• When they received a $19 000 Epic Games Unreal Grant earlier this year, he was paid 10%
  • When Project Genom launched on Steam, the game made over $230 000 in the first 3 days, and then he was informed he wasn’t getting anything as he didn’t work enough in September and that the 10% would go to the next programmer
  • That since there was no contract, he is the owner of the intellectual property that constitutes 90% of the game code, citing a Computer World article which uses US Law (we’ll get back to that)
  • He claims that they had agreed after that to a contract to transfer all copyrights for 10% of October’s sales. He alleges NeuronHaze delayed after getting it drawn up in a week, saying it needs translation to English, and then stopped communicating. He also alleges that part way through the negotiations they wanted to change from 10% of October to a fixed amount
  • After waiting, he allegedly told them after 3 weeks that he was going to submit his DMCA at the end of the week. He states that Neuron Haze told him that what he’s doing constitutes blackmail or he’d get nothing, and that he has to wait until November 30 to sign the contract, as they weren’t working on the project until the date.
  • He filed the DMCA on Steam, after asking for help on Reddit, which got noticed by people who posted on the Project Genom forums. He alleges this led Project Lead, Ilya Usanov, to threaten he’d contact Russian authorities, with claims that the Project Lead verbatim said he was involved in “blackmail,” “fraud,” and would “contact Interpol and Belgian embassy in Russia” and that he would expose Artem at a press conference in Russia.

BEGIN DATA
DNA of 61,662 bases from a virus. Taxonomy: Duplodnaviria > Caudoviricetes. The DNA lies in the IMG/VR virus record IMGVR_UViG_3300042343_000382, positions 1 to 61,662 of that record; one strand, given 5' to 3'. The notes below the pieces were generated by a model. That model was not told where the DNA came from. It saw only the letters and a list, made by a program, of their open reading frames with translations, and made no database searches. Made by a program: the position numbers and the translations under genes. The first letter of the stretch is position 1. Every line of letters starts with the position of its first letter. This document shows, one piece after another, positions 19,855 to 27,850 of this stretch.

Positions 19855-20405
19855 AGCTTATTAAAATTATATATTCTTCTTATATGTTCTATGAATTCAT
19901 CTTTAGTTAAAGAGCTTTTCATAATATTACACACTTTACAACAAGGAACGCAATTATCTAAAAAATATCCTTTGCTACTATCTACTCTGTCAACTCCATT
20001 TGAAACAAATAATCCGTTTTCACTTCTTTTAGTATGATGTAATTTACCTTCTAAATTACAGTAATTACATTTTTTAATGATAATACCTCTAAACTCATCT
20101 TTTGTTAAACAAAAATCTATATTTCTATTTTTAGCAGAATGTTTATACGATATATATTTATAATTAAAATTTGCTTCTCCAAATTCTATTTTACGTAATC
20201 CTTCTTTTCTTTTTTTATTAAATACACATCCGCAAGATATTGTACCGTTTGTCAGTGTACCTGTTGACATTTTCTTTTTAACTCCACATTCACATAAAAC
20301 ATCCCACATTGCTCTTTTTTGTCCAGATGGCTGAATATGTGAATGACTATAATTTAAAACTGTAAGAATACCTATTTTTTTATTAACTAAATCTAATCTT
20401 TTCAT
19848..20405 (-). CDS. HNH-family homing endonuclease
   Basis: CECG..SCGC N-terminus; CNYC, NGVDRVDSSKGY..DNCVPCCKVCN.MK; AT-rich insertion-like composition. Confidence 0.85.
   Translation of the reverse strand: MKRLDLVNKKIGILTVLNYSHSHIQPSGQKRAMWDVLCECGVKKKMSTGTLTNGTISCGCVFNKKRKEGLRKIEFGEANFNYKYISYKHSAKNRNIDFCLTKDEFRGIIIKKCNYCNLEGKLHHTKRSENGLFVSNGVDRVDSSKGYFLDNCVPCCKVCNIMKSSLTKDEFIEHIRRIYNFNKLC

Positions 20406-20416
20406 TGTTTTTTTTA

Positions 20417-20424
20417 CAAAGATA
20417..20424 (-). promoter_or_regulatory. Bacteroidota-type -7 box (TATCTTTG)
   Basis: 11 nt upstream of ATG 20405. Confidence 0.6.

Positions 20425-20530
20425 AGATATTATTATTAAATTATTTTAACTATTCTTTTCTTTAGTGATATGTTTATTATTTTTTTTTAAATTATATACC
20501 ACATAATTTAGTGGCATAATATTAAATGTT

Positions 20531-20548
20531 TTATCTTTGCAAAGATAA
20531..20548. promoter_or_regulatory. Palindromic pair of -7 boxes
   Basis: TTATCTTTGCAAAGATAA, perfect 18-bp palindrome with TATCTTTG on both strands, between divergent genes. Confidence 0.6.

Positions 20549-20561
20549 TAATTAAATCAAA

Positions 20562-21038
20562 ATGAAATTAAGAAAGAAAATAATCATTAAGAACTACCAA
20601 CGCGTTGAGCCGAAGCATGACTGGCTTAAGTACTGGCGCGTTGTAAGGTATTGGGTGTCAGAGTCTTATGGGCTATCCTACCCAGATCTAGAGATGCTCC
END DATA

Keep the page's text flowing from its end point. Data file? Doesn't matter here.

There’s a lot more there, but we also confirmed with Artem that his is the situation. We also asked about the correspondence from Artem, who had some hesitancy on the matter. I suggested that he check with legal counsel, but we have not heard back from him on these any further either.

The reason for suggesting to check with legal counsel is that this is almost certainly going to end up in a legal battle of some sort. Where that will take place is another question, and whether Artem’s claim on copyrights is correct is difficult to say. Getting back to that point from before, US law might not matter in this situation due to the fact that Artem is a Belgium citizen living there and NeuronHaze is in Russia. Artem’s VKBook does hint he may be from Russia though.

At this time, Project Genom is back up on Steam, and there haven’t been any further developments. This story may serve as yet another reminder to always, always, have a contract just in case something like this happens. For players, it’s a reminder to be cautious with Early Access games.

Do you own Project Genom? What should developers do in situations like this? How do you think it will end? Share your thoughts in the comments below!


Don Parsons

News Editor

I've been a gamer for years of various types starting with the Sega Genesis and Shining Force when I was young. If I'm not playing video games, I'm often roleplaying, reading, writing, or pondering things brought up by speculative fiction.